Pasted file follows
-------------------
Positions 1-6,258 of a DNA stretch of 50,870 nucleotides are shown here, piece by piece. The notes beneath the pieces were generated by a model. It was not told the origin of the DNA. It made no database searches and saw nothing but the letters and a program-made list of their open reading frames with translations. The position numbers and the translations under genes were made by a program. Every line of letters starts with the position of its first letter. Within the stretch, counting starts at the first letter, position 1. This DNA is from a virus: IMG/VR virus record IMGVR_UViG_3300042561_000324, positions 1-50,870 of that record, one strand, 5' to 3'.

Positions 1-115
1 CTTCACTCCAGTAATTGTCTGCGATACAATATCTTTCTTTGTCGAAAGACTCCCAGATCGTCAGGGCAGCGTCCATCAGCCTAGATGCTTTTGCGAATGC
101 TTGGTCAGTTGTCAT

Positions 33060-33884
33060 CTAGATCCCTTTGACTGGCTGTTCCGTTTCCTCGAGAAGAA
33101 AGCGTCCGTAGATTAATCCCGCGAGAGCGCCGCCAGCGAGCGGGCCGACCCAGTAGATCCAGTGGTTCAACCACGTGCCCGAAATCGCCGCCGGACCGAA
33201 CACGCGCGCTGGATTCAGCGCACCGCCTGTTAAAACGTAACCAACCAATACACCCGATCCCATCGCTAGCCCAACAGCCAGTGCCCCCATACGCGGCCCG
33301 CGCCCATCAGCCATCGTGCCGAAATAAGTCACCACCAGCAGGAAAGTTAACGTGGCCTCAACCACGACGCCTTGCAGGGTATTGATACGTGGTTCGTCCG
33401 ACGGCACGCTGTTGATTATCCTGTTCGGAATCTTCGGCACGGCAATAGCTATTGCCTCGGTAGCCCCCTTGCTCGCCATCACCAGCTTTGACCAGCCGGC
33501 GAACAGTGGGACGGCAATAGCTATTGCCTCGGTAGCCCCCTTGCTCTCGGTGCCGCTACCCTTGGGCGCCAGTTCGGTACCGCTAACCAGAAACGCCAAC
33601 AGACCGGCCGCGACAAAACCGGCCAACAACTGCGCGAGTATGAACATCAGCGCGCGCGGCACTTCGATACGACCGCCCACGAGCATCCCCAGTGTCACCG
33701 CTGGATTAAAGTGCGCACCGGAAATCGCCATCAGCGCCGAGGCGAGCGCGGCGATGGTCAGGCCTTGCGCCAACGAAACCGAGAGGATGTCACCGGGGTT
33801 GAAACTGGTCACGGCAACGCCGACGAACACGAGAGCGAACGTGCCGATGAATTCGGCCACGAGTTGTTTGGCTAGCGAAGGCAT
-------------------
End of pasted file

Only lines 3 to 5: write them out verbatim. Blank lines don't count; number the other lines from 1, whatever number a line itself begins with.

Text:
1 CTTCACTCCAGTAATTGTCTGCGATACAATATCTTTCTTTGTCGAAAGACTCCCAGATCGTCAGGGCAGCGTCCATCAGCCTAGATGCTTTTGCGAATGC
101 TTGGTCAGTTGTCAT

Positions 33060-33884